In addition to the depth of immersion in the realm of the divine feminine, Hellner-Eshed further specifies intensification of perception and emotion, and augmentation of associative processes as being amongst the key properties of rose consciousness. I would conjecture that these arise to the extent that there is a loosening of the dominance of the end stage depicted in Figure 1, the stage through which egocentric meaning normally arises. The mystic becomes progressively detached from the I-narrative, with a concomitant shift towards the earlier stages. Figure 1 is focused on memory and perception, but there is no reason to doubt that the release from the end stage would not similarly intensify emotion. The release from the dominance of the I-narrative might also bring about increased awareness of the normally preconscious associations to the neuronal input model (the stage labelled “preconscious memory”). The main claim however is that rose consciousness would bring about heightened focus on the perceptual objects because of this attenuation of the I-narrative that normally dominates consciousness. The matched neural representations can be more dominant because they are less susceptible to the ruminations of the narrative that otherwise continually reinforces their incorporation in the egocentrism of the normal state. Perhaps this should be viewed as a mindful state of consciousness. In terms of neural correlates, feedforward and recurrent systems would be active, meaning that perceptual activity (and related emotions and thoughts) would be pronounced, but the interpretive systems underlying the construction of self would be attenuated.
The key characteristics of the next level in Hellner-Eshed’s hierarchy of mystical states, that of “tree-of-life consciousness”, is a richer sense of knowing, a sense of somehow being in touch with the pattern that underlies all things, and of being an active participant in the dynamics of that pattern (which, in the Zohar’s distinctive narrative means promoting the union of female and male divine potencies). I believe that these characteristics may point to increased contact with the unconscious, akin, for example, to the state accessed through active imagination in Jung’s analytical psychology. Again, due to the limitations of a static representation, Figure 1 cannot capture the extensive ramifications of the associative process that must be ever unfolding, like ripples continually spreading and interacting from disturbances on the surface of water. The associations depicted in the figures are simply trivial connections to a mundane stimulus at a single moment. It would be more realistic to envisage the associations as comprising a veritable panoply of ever-changing images, most of which remain normally inaccessible from the mundane state dominated as it is by the I-narrative. It is this process of accessing such normally unconscious imagery and, more especially, of effecting contact with the effervescent process that continually activates complex associations, which, I suggest, brings the sense of a wider sphere of knowledge to the individual experiencing tree-of-life consciousness. It is not the knowing per se that defines the state; rather it is the effect of the mystic becoming aware of the normally preconscious associative process that underlies the mystic’s sense that he or she has access to total knowledge.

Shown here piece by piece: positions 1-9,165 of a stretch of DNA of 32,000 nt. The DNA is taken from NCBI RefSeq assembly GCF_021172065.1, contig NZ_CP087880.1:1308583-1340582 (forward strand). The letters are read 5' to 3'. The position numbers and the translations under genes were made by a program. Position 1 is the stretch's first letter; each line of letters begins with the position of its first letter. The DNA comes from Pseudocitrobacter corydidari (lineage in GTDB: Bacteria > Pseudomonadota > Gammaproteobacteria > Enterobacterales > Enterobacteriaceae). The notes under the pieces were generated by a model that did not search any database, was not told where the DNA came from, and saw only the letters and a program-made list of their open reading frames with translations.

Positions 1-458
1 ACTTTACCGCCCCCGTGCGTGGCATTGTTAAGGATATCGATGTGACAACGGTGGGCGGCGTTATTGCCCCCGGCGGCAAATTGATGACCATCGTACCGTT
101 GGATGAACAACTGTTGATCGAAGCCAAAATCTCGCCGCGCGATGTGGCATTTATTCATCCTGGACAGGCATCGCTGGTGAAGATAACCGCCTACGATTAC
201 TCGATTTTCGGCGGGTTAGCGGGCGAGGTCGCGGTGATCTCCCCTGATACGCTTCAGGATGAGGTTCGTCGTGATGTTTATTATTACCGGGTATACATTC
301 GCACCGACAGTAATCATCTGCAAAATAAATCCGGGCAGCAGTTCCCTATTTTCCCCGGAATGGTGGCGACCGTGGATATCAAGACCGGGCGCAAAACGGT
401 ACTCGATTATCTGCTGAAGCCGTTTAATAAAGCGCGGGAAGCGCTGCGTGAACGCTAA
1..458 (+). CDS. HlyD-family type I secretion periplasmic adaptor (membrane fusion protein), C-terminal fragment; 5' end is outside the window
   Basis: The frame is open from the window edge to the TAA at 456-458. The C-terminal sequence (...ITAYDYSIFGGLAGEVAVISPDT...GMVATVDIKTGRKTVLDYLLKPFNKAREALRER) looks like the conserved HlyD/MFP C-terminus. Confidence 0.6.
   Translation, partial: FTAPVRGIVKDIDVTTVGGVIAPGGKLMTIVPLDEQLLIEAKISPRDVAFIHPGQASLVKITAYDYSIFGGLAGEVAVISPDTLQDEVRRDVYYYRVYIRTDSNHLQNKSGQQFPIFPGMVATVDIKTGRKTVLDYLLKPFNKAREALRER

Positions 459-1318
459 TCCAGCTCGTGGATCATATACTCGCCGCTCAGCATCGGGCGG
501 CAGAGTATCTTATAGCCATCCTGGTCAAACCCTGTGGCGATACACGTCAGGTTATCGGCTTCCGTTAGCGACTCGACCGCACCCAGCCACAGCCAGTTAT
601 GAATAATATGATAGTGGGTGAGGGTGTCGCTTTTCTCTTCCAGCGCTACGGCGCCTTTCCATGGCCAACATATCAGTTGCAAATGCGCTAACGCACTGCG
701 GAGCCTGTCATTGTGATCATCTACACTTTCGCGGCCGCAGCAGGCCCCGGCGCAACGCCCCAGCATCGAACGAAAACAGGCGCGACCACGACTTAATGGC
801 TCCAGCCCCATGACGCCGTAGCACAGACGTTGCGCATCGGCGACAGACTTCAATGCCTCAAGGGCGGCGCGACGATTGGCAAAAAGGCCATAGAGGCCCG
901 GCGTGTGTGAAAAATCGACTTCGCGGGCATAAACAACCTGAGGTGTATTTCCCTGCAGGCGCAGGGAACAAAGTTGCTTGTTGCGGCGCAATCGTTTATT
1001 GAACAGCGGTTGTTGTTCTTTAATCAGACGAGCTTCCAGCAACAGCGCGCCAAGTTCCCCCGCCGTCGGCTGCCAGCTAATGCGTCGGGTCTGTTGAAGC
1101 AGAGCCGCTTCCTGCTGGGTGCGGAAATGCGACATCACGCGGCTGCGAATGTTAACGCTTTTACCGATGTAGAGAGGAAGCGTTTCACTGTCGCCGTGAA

In the context of the specifically Jewish approach to hermeneutics, and how this ramifies into its mystical tradition, there is considerably more that might be said about the centrality of the associative process in the mystical state, especially in terms of its role in language. Study as a sacred act lies at the core of the Jewish tradition, and is characterized by a complex hermeneutic orientation. In the Kabbalah, this complex hermeneutic orientation finds more intense expression in practices that entail a disciplined kind of “playing” with associations through visualizations, chanting and other anomian techniques [35]. It seems highly likely that these practices would intensively augment the associative activity as depicted in Figure 1. The twelfth-century Sefer ha-Bahir encourages the mystic to probe into concealed meanings of words by exploring what it terms the “wheel” of each word, clearly an allusion to the associations that “revolve” around the word ([60], 33). In an earlier work, the Sefer Yetsirah, this wheel imagery is applied to the Hebrew letters. God is portrayed as realizing the work of creation through permuting the letters: “He placed them in a wheel…. The wheel revolves forwards and backwards…. How? He permuted them, weighed them, and transformed them. Alef [the first letter] with them all and all of them with alef; bet [second letter] with them all and all of them with bet…” ([61], 2:4–5). At the same time as depicting the linguistic technique by means of which God is thought to create the world, the Sefer Yetsirah encourages the mystic to emulate the divine, giving rise to esoteric practices involving intensive ways of permuting and combining letters. This kind of mysticism of the Hebrew letters is found in the Zohar, where, as Wolfson points out, it is combined with a more theosophical approach: “In the final analysis, according to the Zohar, language is a completely appropriate medium to attain gnosis of the divine and ultimately achieve communion therewith, for, from the kabbalistic perspective, the twenty-two foundational letters of the Hebrew alphabet constitute the very substance of God” ([62], pp. 235–36).